This report presents results of inventory of the administrative structure of UNSW Estate Management (EM), software used, datasets and their content. The study was completed via interviews with employees of EM, and by examination of several datasets provided by Facility Management (FM) department.
The finding can be summarised and considered for PIM as follows:
- Different departments/institutions have their own preferred software package and are reluctant to shape the information with other departments/institutions. When needed information is shared via flies.
- The current spatial information is managed in several commercial packages without a unified data model. Each geospatial domain has its own description of information, even though many relate to the same physical entities or assets.
- The names, geometric representations, spatial dimensions (2D and 3D) and the attributes of the same physical objects vary between the different systems.
- Many of the datasets are in local coordinate systems (i.e. BIMs and Archibus floor plans), i.e. they are not geo-referenced.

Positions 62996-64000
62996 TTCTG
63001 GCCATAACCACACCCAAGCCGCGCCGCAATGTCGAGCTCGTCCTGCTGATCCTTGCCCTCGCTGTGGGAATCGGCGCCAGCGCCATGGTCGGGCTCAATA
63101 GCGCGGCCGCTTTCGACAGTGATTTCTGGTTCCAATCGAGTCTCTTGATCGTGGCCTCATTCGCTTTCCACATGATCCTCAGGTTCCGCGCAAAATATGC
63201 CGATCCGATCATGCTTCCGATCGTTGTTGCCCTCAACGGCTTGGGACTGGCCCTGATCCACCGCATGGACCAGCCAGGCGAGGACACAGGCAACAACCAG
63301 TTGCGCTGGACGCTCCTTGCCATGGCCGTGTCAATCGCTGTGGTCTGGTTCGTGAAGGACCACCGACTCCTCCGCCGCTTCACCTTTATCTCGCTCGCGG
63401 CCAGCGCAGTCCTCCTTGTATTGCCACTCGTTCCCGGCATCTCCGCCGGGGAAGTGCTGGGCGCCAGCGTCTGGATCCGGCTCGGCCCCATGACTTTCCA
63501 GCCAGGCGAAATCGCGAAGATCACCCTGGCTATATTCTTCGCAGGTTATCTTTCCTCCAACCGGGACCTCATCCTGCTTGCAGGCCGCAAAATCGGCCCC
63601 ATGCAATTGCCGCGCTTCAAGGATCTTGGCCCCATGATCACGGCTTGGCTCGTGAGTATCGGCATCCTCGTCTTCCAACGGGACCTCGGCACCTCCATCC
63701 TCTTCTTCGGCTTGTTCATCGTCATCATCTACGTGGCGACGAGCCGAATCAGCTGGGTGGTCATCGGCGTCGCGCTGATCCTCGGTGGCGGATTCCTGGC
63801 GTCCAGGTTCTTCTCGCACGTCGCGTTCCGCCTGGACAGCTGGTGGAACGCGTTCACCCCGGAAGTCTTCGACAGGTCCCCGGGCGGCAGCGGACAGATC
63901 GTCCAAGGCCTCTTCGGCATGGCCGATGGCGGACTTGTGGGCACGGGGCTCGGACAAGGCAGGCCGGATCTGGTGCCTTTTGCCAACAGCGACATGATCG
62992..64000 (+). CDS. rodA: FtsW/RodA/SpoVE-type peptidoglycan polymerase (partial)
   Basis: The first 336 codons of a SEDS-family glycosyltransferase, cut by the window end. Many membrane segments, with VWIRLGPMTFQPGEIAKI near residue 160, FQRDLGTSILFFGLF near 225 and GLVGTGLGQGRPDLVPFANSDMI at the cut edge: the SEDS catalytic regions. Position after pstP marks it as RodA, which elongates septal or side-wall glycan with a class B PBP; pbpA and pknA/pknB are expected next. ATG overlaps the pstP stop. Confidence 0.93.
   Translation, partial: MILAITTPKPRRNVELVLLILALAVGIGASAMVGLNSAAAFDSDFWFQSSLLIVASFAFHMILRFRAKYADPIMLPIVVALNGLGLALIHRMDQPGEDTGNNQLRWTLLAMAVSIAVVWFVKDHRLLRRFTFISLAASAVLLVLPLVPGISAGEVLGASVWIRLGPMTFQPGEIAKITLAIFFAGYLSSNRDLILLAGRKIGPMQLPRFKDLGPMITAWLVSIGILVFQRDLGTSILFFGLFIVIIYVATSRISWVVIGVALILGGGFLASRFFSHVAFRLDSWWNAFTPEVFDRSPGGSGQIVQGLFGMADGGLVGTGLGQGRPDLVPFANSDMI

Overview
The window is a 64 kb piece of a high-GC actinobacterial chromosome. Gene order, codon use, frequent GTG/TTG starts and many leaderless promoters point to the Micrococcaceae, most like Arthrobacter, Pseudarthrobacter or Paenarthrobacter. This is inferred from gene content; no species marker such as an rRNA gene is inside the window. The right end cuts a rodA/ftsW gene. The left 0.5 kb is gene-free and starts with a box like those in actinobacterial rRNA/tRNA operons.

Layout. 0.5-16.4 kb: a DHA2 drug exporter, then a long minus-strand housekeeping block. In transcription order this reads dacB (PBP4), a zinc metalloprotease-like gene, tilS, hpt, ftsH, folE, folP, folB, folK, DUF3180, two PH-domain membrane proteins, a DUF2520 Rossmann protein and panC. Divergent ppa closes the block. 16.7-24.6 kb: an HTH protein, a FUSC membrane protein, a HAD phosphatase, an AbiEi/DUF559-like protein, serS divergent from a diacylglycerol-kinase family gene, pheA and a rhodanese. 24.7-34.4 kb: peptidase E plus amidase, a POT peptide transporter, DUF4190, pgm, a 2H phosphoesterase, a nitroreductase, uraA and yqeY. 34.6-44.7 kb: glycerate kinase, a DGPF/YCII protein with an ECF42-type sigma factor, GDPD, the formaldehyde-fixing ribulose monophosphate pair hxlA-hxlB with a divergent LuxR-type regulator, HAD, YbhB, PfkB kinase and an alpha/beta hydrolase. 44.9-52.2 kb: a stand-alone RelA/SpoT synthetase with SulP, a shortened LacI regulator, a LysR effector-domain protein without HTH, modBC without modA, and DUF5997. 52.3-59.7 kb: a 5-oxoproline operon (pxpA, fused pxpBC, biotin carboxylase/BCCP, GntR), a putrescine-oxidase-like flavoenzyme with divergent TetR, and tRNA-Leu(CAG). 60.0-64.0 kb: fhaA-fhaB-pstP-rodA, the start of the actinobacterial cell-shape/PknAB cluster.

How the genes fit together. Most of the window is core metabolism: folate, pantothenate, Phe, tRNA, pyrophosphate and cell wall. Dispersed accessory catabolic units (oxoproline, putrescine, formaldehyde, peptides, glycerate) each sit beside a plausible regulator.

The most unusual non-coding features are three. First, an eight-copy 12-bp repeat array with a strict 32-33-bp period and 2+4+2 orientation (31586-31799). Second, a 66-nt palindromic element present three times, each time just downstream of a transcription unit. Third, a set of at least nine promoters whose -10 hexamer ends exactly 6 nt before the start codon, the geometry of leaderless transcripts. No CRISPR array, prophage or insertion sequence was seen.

- The terrain is not considered in any of the software packages. Even when 3D objects are maintained, they are located on a horizontal plane. A terrain model when available is seen as one individual object. Streets, buildings, stairs, etc. are not integrated in the terrain. The depth of underground utility networks is relative to the surface, but is not maintained with x,y,z coordinates.
- Topology, or validity, of objects is not maintained in any of the datasets.
- There is no protocol for data exchange between different software packages. The exchange is based on files, which often leads to loss of data (e.g. attributes).
- There is no clear procedure for data update and management of temporal objects. Procedures, when exist, are manual and time-consuming.